Retro Review: PARANORMAL ACTIVITY 2 (2010){0}

One doesn’t look at a nifty-yet-slight little horror flick like Paranormal Activity and think “definite sequel potential.” As one of those “found footage” gimmick movies, it works surprisingly well. It’s a clever little slow-burn indie chiller, which made it no surprise when Paramount picked up the $20,000 movie, primed their hype machine, and delivered it to an audience worth over 100 million bucks. When you take all that into account, it’s no surprise at all to see a film calledParanormal Activity 2 hitting the screens precisely one calendar year after Part One. (Hell, that’s less time than it took for the original flick to go from its Slamdance premiere to its theatrical release!)

What is a surprise, at least to yours truly, is that Paranormal Activity 2 is actually pretty damn solid! It’s no secret that the follow-up was sort of a “rush job,” which is certainly nothing new in the horror flick business, but generally the “strike while the iron’s hot” sequels are undercooked at best, and downright miserable at worst. (Yes, I’m looking at you, Blair Witch 2.) It probably helps that the producers went to a solid (if not very prolific) director in Tod Williams (The Door in the Floor), but fair praise is due to first-time screenwriter Michael R. Perry (he’s done a lot of television) for finding a way to “copy” the first flick while also adding a few nice wrinkles to its scant-yet-creepy mythology.

In lieu of a thorough plot synopsis, which none of us need, let’s just say that PA2 is about a mom, a dad, a teenage daughter, a baby, and a dog who are visited by … disturbing things. We know this (as do they) because of the half-dozen security cameras planted throughout the house. (It’s a cool trick for a movie like this, but it’s safe to say that security camera cinematography is not going to replace human DPs any time soon.) Occasionally the perspective will switch to that of a hand-held camera, which works in many scenes, but does make one wonder why, for example, a young girl would instantly reach for her video camera when she hears a muffled thump in the night.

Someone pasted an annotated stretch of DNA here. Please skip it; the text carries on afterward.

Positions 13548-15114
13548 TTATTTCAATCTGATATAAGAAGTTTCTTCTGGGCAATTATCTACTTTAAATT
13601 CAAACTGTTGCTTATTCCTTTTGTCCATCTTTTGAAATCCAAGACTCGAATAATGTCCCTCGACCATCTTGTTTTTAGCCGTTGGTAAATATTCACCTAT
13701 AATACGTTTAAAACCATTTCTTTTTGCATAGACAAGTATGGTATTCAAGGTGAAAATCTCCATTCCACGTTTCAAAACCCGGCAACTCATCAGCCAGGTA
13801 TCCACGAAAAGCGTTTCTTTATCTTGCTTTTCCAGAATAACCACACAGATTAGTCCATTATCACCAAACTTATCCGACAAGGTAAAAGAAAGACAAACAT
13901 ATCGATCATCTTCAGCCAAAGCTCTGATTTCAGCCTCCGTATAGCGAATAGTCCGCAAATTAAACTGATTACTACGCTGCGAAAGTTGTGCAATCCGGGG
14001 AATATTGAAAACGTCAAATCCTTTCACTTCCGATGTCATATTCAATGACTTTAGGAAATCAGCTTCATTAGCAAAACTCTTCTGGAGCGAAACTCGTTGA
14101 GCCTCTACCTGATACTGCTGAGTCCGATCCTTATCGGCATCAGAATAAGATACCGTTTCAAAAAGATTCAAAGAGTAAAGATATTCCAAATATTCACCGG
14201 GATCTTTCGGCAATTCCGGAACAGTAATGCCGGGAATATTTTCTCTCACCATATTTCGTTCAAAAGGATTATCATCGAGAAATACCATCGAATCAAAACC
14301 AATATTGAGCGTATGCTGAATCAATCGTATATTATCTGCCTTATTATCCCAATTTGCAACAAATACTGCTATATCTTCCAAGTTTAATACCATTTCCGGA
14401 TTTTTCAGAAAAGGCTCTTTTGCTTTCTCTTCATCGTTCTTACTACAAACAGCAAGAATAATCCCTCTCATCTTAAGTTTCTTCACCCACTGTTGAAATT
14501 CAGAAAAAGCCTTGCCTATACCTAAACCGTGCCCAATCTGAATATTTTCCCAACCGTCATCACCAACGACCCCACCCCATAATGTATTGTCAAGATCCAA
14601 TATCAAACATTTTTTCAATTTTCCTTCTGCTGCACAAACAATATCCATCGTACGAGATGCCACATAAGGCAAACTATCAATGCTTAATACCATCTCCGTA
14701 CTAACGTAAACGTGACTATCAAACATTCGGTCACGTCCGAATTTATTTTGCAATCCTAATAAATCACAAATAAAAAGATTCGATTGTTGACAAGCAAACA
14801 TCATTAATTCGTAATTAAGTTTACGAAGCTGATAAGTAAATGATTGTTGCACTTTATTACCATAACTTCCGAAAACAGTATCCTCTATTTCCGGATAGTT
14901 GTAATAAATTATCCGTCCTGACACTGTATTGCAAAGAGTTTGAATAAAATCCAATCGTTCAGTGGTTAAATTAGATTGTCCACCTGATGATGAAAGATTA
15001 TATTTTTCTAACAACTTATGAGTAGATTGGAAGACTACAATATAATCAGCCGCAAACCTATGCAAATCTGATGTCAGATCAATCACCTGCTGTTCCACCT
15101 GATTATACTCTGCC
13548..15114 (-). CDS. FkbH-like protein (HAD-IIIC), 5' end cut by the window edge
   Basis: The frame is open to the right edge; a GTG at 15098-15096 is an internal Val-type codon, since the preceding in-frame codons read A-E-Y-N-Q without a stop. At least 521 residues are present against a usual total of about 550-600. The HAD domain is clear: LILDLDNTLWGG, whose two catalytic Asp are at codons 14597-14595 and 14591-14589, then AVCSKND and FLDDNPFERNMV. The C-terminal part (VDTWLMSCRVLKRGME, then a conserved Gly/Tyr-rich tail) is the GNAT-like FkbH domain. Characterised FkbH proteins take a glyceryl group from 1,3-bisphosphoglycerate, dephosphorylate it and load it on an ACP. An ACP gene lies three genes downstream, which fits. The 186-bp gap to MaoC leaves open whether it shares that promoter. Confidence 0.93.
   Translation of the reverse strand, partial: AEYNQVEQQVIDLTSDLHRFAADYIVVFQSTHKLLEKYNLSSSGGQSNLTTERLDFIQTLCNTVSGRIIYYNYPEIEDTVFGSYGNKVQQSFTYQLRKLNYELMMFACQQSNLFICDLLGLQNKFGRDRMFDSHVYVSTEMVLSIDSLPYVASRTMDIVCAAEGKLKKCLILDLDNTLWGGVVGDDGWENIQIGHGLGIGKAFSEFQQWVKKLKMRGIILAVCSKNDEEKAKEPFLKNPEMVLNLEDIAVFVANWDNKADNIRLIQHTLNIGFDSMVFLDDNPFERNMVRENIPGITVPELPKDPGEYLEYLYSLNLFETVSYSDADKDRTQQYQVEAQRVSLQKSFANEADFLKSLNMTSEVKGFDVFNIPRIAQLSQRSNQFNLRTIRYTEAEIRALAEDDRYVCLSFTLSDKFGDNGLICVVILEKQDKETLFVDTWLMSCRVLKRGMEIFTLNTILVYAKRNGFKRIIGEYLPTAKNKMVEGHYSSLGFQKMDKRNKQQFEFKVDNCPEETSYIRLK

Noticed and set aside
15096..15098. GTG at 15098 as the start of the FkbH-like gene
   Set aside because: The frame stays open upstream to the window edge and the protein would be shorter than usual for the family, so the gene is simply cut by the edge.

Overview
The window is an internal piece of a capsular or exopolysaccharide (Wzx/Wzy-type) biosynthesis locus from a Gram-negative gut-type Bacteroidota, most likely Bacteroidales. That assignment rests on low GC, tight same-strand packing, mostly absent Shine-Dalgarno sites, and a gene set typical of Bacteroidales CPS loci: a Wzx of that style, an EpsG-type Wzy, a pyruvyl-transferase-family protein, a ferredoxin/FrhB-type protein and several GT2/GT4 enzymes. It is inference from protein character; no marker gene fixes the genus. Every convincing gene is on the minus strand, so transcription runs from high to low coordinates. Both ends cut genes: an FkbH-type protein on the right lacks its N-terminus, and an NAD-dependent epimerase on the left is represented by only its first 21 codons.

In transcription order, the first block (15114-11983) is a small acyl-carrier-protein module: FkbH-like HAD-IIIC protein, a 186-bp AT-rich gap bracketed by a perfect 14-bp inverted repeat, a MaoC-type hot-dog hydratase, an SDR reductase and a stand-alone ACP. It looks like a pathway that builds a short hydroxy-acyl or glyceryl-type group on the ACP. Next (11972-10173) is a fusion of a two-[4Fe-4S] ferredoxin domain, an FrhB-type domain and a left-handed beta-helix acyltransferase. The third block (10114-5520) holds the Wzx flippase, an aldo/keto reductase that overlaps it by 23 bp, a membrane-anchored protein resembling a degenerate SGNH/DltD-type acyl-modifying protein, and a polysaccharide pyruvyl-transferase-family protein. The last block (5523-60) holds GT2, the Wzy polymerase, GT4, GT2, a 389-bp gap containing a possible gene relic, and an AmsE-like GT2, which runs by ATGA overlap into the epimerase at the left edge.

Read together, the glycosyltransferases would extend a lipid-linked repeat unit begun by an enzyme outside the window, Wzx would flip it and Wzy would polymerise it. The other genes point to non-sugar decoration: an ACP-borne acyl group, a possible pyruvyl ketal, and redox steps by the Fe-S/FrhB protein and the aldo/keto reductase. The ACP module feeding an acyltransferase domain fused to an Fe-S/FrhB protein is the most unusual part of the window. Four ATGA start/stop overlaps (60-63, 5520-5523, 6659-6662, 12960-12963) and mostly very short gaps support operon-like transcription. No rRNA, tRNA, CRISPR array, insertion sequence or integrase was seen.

But Paranormal Activity 2 is actually quite a bit cleverer than it needs to be. For example, it capably intertwines the characters from Part 1, it adds a few components that bring new dimension to the first flick, and it presents a completely different family (something new) in a very familiar plight (which is what we want from sequels in the first place). If Paranormal Activity 2 is required to spin its wheels a little bit in Act II — because if the shit hits the fan too early you’re stuck with a 62-minute movie — that’s just another bit of the formula that’s left over from the first movie.

Leads Brian Boland and Sprague Grayden provide a quietly empathetic lead couple, playing it low-key and likeable through all the security cameras and digital hand-helds, and young Molly Ephraim is really quite excellent throughout. (Even when asked to dole out chunks of exposition, as in a clunky poolside scene, she’s very natural and charming.) As far as the real horror goes, PA2 relies a bit too heavily on the SUDDEN LOUD BANG in the early going, but it earns some really nice chills as well, especially once we hit the big finale.

Ultimately, Paranormal Activity seems doomed to be remembered as one of those “not as good as the hype” horror movies, when it should actually be recalled as a “man, how’d they pull that off for no money?” sort of experiments. With the novelty of the indie sheen now gone, the sequel seems likely to be dismissed as more of the same, which is kind of a shame; it’s actually a pretty tight slow-burn horror sequel — and in the world of horror sequels, “pretty good” is usually cause for celebration.